Al Capone Organized crime was not so organized up until the 1920s. When the 1920s arrived, the American lifestyle changed dramatically. People started investing money in home appliances and automobiles, womens skirts became higher and drinking became very popular. Also, organized crime came to a rise in the 1920s. And in the high ranks of organized crime was Al Capone. Al Capone ran many illegal businesses including bootlegging, gambling, prostitution, and murders. There were many gangs in the world of organized crime and Al Capones was at the top. Al Capone was the most infamous gangster in the 1920s. Being a big time gangster was big business. Money was made fast and very easily. Bootleggi ...
    Related: alphonse capone, capone, world series, racial issues, fixing
  • Alfred Housman - 1,661 words
    Alfred Housman Alfred Edward Housman, a classical scholar and poet, was born in Fockbury in the county of Worcestershire, England on March 26, 1859. His poems are variations on the themes of mortality and the miseries of human condition (Magill 1411). Most of Housmans poems were written in the 1890s when he was under great psychological stress, which made the tone of his poems characteristically mournful and the mood dispirited (Magill 1411). "In the world of Housmans poetry, youth fades to dust, lovers are unfaithful, and death is the tranquil end of everything (Magill 1412)." Throughout his life, Housman faced many hardships. The loss of his mother at age 12 shattered his childhood and lef ...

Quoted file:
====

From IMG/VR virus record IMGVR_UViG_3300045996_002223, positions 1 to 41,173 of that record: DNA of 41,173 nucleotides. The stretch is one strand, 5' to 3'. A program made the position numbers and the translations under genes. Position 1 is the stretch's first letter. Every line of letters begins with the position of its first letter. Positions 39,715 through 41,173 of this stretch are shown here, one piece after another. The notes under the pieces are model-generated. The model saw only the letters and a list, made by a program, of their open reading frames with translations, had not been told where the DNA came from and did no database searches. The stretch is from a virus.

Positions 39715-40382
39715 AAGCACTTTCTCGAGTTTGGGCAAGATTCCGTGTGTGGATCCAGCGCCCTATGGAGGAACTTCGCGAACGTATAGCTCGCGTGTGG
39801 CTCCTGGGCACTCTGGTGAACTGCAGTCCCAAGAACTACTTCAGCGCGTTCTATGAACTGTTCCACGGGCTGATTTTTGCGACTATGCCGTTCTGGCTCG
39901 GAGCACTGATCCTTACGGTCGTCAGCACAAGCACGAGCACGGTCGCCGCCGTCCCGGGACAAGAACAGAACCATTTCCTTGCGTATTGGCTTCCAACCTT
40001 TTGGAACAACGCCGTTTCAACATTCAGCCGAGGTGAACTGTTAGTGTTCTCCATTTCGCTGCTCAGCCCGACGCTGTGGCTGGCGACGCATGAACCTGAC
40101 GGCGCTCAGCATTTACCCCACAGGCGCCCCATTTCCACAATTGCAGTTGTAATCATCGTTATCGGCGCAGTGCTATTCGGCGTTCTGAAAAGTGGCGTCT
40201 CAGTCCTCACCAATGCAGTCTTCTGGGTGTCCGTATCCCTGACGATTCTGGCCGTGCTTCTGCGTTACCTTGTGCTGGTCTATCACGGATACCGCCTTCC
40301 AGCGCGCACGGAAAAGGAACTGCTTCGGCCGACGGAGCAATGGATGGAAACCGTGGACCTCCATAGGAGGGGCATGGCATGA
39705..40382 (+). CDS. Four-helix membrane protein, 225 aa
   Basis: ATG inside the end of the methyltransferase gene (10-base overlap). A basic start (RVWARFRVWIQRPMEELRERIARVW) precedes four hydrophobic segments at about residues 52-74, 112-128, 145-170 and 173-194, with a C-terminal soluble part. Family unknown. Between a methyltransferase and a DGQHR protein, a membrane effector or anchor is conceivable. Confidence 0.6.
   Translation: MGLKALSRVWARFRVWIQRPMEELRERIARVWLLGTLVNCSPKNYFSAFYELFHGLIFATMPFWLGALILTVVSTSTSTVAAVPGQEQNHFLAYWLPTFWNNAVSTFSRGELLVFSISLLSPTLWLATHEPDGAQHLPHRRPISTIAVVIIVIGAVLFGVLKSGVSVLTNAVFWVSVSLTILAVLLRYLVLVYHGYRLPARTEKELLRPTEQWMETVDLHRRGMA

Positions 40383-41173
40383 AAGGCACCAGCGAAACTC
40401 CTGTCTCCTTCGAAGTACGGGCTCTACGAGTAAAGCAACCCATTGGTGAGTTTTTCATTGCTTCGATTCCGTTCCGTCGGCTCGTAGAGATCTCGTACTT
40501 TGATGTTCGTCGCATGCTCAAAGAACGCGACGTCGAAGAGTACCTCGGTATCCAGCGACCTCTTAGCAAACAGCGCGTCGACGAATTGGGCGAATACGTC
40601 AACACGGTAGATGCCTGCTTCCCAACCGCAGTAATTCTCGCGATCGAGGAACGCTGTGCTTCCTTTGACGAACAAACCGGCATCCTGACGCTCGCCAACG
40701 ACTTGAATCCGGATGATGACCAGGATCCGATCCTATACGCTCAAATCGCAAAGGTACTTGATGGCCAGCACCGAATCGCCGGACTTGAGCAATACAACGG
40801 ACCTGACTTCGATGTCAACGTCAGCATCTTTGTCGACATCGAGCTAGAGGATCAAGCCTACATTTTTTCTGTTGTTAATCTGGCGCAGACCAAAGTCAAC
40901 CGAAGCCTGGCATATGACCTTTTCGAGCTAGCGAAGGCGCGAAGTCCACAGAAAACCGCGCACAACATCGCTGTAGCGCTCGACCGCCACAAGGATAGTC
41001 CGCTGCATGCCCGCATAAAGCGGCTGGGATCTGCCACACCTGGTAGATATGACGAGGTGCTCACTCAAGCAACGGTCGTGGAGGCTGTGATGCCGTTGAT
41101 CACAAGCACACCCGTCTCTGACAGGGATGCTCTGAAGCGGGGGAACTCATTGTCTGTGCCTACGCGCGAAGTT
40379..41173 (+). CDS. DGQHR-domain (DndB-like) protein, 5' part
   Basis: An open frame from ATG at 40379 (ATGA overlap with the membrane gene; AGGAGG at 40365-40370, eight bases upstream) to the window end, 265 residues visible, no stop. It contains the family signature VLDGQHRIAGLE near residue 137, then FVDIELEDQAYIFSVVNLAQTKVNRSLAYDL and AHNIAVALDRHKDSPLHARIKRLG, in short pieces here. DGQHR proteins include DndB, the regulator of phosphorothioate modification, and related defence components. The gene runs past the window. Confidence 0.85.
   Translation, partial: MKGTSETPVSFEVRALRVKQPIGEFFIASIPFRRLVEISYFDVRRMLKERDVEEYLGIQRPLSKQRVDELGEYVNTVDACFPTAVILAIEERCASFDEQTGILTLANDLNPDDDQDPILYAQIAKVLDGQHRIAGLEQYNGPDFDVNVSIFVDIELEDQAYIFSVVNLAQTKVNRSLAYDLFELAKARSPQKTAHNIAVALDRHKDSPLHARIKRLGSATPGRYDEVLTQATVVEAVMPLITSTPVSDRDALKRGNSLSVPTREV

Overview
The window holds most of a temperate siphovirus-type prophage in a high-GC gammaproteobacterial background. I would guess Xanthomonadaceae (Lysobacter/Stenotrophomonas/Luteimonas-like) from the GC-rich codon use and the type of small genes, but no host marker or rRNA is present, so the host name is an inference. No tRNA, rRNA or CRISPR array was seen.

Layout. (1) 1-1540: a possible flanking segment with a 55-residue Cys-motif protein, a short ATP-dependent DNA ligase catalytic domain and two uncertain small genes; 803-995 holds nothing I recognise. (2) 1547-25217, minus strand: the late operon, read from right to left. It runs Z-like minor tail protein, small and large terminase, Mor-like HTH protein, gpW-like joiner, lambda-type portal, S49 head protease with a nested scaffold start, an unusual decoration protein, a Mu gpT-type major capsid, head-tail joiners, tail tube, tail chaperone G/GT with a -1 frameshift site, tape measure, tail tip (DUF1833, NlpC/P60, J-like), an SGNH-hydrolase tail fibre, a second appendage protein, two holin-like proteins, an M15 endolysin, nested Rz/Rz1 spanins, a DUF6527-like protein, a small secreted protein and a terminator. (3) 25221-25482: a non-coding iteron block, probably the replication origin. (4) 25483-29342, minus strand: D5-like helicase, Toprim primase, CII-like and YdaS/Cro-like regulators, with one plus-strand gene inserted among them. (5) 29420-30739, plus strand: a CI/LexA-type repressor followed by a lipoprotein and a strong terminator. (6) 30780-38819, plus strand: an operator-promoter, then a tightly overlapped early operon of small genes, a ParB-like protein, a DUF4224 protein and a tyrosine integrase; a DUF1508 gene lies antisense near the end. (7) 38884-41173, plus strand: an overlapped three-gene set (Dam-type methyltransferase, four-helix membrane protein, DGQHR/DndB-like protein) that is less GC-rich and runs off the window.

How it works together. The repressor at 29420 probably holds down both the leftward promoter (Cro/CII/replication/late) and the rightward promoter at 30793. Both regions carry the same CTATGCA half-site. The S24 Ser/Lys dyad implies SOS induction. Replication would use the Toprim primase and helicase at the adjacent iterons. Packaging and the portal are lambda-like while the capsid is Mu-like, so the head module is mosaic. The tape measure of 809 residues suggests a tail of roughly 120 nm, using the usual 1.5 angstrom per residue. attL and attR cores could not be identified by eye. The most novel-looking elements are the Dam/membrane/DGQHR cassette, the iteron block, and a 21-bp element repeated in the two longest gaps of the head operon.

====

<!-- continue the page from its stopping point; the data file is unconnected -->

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  • Although At First Sight The Dsmiv Classification System Appears To Provide Clinicians With A Useful Framework Of Which To Vie - 1,974 words
    Although at first sight the DSM-IV classification system appears to provide clinicians with a useful framework of which to view their clients, on closer inspection however, the picture is somewhat less satisfactory. Criticisms of the system range from Wakefield's (1997) analysis that psychological presentation ranges from problems of living to harmful dysfunction; through to Livesley, Schroeder & Jang's (1994) counter-argument that evidence of discontinuity between different diagnoses and normality would support the DSM's proposal of distinct diagnostic categories. Since these issues involved are quite distinct, both these points of view are presented in relation to a cause and consequence d ...
    Related: classification, framework, university press, mental disorder, application
  • Anna Karenina - 1,503 words
    Anna Karenina The world of Tolstoy's Anna Karenina is a world ruled by chance. From the very opening chapters, where a watchman is accidentally run over by a train at Moscow's Petersburg station, to the final, climactic scenes of arbitrary destruction when Levin searches for Kitty in a forest beset by lightning, characters are brought together and forced into action against their will by coincidence and, sometimes, misfortune. That Anna and Vronsky ever meet and begin the fateful affair that becomes the centerpiece of the novel is itself a consequence of a long chain of unrelated events: culminating Anna's sharing a berth with Vronsky's mother on her way to reconcile Dolly and Stiva in Mosco ...
    Related: anna, anna karenina, karenina, immanuel kant, book of deuteronomy